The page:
Potential new Prince heir emerges
NEW YORK–A lawyer on Friday revealed a potential new heir to Prince’s vast fortune — the granddaughter of his late half-brother.
The pop legend died on April 21 with no will and no recognized children, with his sister and five half-siblings listed as heirs and a special administrator temporarily put in charge of his estate.
Another half-brother, Duane Nelson, had headed security for the singer before becoming estranged from Prince and dying in 2011, lawyer Michael Padden said in a letter to a judge handling the case.
Padden represented Duane Nelson’s son, who has also died but, the lawyer said, had a daughter with a woman to whom he was not married in the town of Buffalo on the outskirts of Minneapolis-St. Paul.
Padden said he was unable to reach the mother, whom he identified only as J.H., and said the daughter was a minor.
The lawyer said he felt “an ethical obligation to advise J.H. of the situation that her daughter could be a legitimate heir of an estate potentially valued in the hundreds of millions of dollars.”
“Try as I might, I have had no direct contact with J.H. I also have no idea if she is aware that I have been attempting to reach her,” the lawyer wrote.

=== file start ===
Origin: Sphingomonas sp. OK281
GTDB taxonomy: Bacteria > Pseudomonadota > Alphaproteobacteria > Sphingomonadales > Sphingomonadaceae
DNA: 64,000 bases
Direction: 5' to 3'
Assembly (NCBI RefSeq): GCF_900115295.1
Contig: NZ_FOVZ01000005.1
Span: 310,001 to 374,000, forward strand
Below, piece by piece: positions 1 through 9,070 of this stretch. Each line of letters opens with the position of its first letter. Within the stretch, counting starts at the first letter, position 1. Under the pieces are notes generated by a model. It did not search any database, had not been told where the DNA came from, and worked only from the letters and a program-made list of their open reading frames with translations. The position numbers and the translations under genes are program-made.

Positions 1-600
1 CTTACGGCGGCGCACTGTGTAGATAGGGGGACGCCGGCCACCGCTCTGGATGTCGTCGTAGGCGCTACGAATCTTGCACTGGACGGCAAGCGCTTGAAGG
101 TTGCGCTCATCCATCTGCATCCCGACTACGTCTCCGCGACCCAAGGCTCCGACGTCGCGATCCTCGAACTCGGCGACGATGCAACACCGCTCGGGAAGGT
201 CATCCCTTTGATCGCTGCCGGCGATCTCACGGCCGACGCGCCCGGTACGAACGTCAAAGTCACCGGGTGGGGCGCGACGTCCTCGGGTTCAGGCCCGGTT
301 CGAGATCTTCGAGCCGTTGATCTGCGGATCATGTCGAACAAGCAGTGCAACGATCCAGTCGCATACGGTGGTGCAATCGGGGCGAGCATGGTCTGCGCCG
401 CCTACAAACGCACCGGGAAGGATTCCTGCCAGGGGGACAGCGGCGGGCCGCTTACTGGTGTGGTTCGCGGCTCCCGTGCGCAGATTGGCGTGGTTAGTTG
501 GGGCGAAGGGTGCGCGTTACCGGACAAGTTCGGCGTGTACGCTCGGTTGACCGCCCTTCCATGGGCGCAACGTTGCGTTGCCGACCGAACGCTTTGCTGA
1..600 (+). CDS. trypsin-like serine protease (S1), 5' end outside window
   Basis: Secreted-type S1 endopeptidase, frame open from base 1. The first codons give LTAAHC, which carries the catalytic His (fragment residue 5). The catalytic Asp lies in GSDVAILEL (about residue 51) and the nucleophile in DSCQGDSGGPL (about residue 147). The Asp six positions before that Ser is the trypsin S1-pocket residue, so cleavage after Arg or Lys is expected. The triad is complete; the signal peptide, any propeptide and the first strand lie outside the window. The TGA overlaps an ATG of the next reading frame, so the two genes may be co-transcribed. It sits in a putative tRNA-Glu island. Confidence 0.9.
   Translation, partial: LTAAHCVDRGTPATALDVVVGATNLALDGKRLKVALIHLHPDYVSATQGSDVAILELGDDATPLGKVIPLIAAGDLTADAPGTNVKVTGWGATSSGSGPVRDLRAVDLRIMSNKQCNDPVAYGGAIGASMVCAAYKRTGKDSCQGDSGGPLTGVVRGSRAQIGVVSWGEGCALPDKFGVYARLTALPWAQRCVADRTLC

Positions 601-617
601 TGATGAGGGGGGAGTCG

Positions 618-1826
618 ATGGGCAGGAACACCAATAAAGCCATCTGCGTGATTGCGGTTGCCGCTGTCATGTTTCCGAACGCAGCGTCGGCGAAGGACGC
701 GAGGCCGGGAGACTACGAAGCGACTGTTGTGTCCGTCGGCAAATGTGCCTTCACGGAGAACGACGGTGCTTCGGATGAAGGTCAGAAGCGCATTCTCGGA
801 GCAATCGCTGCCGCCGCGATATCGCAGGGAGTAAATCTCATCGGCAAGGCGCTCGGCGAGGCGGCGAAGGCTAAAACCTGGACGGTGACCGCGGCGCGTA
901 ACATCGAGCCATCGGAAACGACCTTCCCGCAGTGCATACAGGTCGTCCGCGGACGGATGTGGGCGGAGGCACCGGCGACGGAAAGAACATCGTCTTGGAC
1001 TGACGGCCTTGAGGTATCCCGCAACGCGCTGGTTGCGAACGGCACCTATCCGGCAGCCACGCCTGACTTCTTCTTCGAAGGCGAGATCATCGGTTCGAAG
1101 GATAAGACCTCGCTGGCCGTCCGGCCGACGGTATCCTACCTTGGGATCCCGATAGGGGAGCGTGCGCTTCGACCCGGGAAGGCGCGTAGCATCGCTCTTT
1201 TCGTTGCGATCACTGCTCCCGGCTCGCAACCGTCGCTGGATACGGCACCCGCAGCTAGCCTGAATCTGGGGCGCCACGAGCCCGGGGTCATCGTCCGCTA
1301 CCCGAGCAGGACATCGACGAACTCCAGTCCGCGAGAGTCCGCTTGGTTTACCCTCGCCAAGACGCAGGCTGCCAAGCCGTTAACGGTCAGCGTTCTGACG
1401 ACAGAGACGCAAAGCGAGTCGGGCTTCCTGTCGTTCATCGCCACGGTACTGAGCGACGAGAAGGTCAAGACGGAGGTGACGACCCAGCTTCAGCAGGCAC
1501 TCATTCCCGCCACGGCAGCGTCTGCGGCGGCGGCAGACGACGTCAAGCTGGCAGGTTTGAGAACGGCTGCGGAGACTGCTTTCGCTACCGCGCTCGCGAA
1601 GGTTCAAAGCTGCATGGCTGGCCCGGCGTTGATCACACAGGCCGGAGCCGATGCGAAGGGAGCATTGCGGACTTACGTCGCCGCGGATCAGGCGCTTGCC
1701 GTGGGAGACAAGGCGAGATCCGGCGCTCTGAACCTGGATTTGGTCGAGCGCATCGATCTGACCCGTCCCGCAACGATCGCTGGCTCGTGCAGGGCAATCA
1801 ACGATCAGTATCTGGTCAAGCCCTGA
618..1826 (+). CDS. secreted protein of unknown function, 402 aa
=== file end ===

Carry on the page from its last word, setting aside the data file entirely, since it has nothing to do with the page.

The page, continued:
He asked the judge to assign a guardian for legal matters for the potential heir unless J.H. finds a lawyer soon.
It is not the first new potential heir who has emerged since the death of Prince, whose Paisley Park estate outside Minneapolis also holds vaults full of unreleased material.
Earlier in the week a 39-year-old inmate came forward and said he was Prince’s son, with his mother saying she had sex with Prince in 1976 in a Kansas City hotel.
Carlin Williams, who is in prison for gun possession in a stolen car, through a lawyer requested a DNA test to prove Prince was his father.
The website The Daily Beast reported that Williams was also an aspiring rapper who identified himself as Prince’s son and had rhymed about killing the “Purple Rain” star.
Investigators are still determining a cause of death for Prince, 57, known for his musical virtuosity and high-energy performances. Doctors had been seeking to treat him for addiction to painkillers.